How are you participating in NaGa DeMon this year?

In 2010 I wrote a game called Walkabout. It was in a genre that could be called “Shaman-Punk”, a post-apocalyptic setting where spirits and gods have returned to a shattered Earth, it’s basically a fusion of Mad Max, Tank Girl and a Studio Ghibli anime film (eg. Spirited Away/Princess Mononoke). The survivors and the spirits of this setting are out of balance, and it is up to the players to discover the source of problems before restoring the balance to the world. This is a game about relationships first and foremost, relationships to specific people, to cultures, and to your ideals.

It’s been sitting in the back of my mind as a game that I’d like to refine, and all year I’ve been blogging about how I’d fix it up. NaGa DeMon seemed the perfect opportunity to get those thoughts in order and write up a second edition of the game; one that I can use crowd-funding to publish at a more professional level than anything previously done by Vulpinoid Studios.

What are you expecting to be a challenge over November?

This year I’ve taken some time off work and have been studying fine arts. November is the end of the year for my studies; so I’ve got two sculptures, a painting and two series of prints to produce, in addition to my game design work. The challenge is going to be fitting everything in.

What are you looking forward to over November?

I love being a part of contests and game design initiatives like NaGa DeMon because you can be assured that someone is going to create something brilliant, or at least something out of left field. Sometimes you get a first insight into a potential game changer for the hobby.

Who would you most like to play a game with?

I’d love to play a game with Wil Wheaton, especially on his Tabletop Web TV series. I’d love to play one of my games on tabletop. I’ve become addicted to that show, have downloaded every episode and burnt them to DVD to show others. I figure it’s the closest we’ve got to a “gaming big leagues” at the moment.

Thanks for participating!

Demon Hunter: Ben Gerber

Demon Hunter is where we grill a NaGa DeMon participant about games, their goals for November, and more. Read on to meet today’s Demon Hunter, Ben Gerber!

Hi Ben! Tell us a little about yourself.

I’m Ben Gerber. I’ve been running the multi-author blog Troll in the Corner since September 2008. It’s dedicated to all things table top with a hefty side helping of other geek related stuff. I’ve been publishing my own RPG content through DriveThruRPG since mid-2010. I started with Pathfinder expansions and have been gently working my way into my own mini-RPGs.

My first really successful product was Argyle & Crew, a base game of extremely light RPG rules for kids, where rather than worrying about a character sheet with all sorts of numbers and explanations scattered over it, you have a sock puppet, called a Soppet. The players are limited only by their imaginations and a very loose set of rules, although there is a basic dice mechanic available for those who want to do a little more with it.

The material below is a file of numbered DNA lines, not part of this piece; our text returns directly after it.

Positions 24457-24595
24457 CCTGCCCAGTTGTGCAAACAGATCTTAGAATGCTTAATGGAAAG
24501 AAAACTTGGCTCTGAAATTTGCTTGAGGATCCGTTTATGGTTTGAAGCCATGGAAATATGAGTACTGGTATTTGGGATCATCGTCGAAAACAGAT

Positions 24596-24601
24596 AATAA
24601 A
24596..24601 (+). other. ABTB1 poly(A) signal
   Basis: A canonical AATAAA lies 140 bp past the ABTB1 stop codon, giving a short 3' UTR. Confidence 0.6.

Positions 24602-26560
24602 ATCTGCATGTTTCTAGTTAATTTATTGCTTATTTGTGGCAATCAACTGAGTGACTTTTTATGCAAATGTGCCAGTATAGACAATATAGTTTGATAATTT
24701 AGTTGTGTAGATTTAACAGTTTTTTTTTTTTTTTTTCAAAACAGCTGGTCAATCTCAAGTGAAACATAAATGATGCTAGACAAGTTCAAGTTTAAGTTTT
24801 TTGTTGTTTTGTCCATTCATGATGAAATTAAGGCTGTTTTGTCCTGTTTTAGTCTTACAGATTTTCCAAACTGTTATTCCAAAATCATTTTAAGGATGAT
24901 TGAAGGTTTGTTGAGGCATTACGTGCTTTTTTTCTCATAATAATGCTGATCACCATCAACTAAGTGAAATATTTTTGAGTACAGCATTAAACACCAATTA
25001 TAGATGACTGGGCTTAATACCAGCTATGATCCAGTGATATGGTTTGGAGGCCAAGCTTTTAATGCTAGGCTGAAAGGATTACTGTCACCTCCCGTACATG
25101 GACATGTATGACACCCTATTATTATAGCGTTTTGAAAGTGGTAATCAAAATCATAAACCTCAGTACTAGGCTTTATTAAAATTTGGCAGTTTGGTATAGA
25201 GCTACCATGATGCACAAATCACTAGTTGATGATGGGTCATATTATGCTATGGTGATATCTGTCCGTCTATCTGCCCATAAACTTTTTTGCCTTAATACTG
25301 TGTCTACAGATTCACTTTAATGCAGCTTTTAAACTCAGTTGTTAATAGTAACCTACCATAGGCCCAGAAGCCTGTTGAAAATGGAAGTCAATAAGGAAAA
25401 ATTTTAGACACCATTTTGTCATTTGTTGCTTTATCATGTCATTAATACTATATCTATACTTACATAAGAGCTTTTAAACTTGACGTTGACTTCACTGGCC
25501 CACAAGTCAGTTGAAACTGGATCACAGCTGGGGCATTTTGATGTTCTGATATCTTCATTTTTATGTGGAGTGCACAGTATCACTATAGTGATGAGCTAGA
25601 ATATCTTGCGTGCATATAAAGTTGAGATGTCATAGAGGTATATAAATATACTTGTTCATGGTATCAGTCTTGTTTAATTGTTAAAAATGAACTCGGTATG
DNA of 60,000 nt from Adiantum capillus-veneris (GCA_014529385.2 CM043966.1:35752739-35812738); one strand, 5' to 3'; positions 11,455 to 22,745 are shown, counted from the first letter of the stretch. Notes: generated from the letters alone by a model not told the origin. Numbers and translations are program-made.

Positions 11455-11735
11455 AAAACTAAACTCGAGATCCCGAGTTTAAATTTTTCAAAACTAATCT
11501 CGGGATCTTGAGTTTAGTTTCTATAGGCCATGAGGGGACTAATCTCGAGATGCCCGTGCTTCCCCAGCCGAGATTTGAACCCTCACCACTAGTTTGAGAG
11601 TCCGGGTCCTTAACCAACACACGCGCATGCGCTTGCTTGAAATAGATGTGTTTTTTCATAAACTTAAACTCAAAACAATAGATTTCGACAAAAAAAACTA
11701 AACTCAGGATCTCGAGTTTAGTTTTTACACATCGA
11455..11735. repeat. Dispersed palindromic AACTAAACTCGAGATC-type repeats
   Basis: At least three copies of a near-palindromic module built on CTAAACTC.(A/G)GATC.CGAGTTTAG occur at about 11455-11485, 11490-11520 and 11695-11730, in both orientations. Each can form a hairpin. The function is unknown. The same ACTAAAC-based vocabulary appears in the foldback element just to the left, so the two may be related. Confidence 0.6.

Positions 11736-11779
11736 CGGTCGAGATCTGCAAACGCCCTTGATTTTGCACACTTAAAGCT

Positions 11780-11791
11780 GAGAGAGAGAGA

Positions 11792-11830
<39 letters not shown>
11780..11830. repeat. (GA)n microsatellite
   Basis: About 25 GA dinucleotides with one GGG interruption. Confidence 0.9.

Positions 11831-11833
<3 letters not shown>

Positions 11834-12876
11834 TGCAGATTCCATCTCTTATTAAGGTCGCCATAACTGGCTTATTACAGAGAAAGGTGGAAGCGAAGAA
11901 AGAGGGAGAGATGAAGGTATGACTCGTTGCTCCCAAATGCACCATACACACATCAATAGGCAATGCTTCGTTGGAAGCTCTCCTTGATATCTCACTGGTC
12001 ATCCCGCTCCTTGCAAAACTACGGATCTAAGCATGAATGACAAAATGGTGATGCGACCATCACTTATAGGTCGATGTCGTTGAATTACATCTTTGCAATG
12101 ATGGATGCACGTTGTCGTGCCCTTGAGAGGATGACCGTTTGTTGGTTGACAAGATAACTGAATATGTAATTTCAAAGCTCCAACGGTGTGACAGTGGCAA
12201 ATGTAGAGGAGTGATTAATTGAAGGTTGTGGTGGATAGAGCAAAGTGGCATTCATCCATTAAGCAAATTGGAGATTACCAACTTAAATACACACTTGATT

I’ve since published Encounters ~ Plots ~ Places, a 60 page, system neutral source book for just about any fantasy RPG. It’s full of detailed NPCs, items, places and encounters. I’ve also developed Something Went Wrong, a mini-RPG in which every player gets a turn at being the GM and it’s a race to the last surviving character. SWW takes about 5-10 minutes to set up and plays in an hour or two.

Which games impress you and why?

I’m really enjoying story based games right now, things like Fiasco, School Daze, and whatnot. I’m interested in how they use game mechanics to facilitate story, rather than dictate it. Although I’ll always have a soft spot for the games I played as a teen in the mid to late 80s as well.

How are you participating in NaGa DeMon this year?

I’ve got three projects currently in the works. I plan on using NaGa DeMon as a push to finish at least one of them

First is Aruneus – the setting that started this all for me. It’s a high fantasy, zombie apocalypse setting that utilizes the Pathfinder rule set. It’s been 100 years since flesh eating zombies have decimated the world. Now things are starting to come back from the edge, but the undead are still a huge, environmental threat.

Next is Upgrade Wars, a deck-building, tactical combat game I’ve been working feverishly on for the past few months.

Lastly is a game who’s setting I’ve mapped out but the mechanics are spotty at best. It’s tentatively called No Spill Blood and takes place on an earth far in the future, when humans have up and left or otherwise vanished.

What are you expecting to be a challenge over November?

Time. It’s always time. I’ve got a day job that can get fairly intense, my wife who I enjoy spending time with, two fairly young kids that I love. That basically leaves the times when no one is awake but me to work on these things.

What are you looking forward to over November? 

American Thanksgiving and having an excuse to need to work on these things.

Who would you most like to play a game with?

I’d love to gather together a contingent of folks who are in the public eye and know what Dungeons and Dragons is and then play something completely different with them – say Fiasco or SWW.

Thanks for participating!

My pleasure!